Last week was a busy one in Sacramento as lawmakers scrambled to compromise and pass important pieces of legislation while others will have to “wait ’til next year.” Streetsblog offers the following scorecard for some of the most important pieces of legislation that will impact the drive to create livable streets.
We’re putting the bill’s in numerical order, ignoring the “SB” and “AB” that comes first in their filing numbers so AB 27 would come after SB 4.
Synopsis: There was a lot of excitement for Senator Darrell Steinberg’s efforts to allow communities to create investment authorities to raise funds for smart growth transportation projects. Advocates hailed it as the first attempt to create a mechanism to implement the state’s previous smart growth legislation.
Status: Passed in the Senate, shelved in the Assembly at Steinberg’s request so he could “focus on CEQA reform.”
Synopsis: Senator Fran Paley’s legislation marks the states first serious attempt to regulate the process of removing natural gas from the ground known as hydraulic fracturing or just “fracking.” The environmental impacts of fracking are not fully known, but nobody except the most ardent supporters of the natural gas industry would argue that they are anything but terrible for the environment surrounding areas where fracking takes place.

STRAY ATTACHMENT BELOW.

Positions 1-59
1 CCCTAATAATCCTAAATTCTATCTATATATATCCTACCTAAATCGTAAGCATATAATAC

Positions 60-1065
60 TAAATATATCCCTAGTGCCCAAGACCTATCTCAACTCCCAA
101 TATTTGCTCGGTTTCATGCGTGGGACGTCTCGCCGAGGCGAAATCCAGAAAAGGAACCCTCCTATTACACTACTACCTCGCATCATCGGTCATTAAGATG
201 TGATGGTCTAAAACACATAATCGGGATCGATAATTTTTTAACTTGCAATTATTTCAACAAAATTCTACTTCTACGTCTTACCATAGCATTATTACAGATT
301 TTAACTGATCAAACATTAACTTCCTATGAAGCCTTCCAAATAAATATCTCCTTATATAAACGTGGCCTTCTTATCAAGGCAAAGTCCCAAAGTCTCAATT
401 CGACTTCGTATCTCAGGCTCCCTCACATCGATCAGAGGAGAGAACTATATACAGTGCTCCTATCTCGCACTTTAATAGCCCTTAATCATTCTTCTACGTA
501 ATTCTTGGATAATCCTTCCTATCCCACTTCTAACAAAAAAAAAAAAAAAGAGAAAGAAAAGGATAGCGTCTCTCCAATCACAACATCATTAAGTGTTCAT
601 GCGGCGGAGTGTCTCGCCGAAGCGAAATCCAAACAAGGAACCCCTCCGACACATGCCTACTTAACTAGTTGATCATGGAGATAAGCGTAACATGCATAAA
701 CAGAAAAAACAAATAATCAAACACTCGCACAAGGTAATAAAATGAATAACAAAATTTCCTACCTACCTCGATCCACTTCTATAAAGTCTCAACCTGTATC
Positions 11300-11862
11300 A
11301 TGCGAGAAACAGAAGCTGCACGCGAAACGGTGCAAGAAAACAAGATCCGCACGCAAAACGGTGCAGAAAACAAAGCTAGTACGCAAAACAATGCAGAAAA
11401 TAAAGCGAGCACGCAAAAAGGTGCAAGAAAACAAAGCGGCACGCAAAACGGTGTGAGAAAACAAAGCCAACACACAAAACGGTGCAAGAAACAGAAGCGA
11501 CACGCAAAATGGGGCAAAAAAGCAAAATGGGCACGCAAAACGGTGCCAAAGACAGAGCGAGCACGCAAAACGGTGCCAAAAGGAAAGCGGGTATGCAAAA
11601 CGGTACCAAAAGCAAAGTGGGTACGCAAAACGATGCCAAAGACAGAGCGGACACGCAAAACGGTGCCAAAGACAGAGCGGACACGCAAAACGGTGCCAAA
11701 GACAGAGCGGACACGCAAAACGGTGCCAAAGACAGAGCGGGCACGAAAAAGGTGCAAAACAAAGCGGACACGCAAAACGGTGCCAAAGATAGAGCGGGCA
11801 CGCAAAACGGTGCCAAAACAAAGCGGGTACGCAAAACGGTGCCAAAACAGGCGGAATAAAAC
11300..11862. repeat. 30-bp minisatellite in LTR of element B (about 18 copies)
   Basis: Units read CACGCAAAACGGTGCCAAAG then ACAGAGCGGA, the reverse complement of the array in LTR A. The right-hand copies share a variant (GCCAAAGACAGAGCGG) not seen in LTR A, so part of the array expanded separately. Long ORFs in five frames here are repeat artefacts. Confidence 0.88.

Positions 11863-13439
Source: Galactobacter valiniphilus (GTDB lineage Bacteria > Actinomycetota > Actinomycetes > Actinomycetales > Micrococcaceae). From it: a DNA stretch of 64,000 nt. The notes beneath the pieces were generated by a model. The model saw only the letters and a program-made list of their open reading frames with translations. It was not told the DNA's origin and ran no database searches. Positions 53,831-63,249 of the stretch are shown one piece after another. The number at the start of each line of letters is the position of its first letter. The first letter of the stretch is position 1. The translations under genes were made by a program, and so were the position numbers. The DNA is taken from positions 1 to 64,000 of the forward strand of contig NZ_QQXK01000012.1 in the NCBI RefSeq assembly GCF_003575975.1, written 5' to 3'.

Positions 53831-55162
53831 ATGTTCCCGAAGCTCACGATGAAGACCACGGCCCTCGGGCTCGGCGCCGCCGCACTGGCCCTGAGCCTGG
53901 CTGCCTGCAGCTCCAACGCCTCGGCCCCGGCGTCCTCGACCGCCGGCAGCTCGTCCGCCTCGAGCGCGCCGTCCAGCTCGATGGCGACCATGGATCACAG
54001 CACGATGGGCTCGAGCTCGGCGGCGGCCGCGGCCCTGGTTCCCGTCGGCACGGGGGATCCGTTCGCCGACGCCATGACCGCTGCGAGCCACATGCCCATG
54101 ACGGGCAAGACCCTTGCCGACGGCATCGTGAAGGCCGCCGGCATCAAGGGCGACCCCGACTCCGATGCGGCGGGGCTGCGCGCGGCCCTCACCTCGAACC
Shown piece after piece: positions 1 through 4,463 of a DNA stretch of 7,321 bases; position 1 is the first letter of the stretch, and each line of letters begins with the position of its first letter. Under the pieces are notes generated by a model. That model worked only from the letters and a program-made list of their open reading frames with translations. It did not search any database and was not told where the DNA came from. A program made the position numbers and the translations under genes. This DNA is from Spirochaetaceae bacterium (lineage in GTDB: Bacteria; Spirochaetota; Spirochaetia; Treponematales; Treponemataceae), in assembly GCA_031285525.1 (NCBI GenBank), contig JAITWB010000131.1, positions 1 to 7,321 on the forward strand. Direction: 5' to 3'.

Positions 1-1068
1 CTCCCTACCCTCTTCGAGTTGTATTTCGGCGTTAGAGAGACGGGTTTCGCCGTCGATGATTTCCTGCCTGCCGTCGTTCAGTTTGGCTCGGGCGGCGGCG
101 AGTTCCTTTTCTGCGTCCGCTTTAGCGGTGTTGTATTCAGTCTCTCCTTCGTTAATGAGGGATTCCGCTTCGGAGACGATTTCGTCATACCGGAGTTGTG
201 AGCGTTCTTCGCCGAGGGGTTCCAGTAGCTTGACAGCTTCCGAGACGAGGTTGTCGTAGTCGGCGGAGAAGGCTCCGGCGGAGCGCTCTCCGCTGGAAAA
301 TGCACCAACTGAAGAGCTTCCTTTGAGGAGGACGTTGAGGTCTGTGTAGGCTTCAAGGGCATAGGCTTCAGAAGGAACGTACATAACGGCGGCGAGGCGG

Paley’s legislation was amended so many times, with a large exemption which seems to limit the governor’s power to act if studies show frackign to be as dangerous as many people feel, that the environmental groups that fought so hard for the legislation’s passage withdrew their support in the waning moments. Paley is continuing to push the bill as the best one that was possible.
Status: The bill was passed by both houses. Many people who oppose fracking, including the Los Angeles Times, are now urging Brown to veto instead of sign.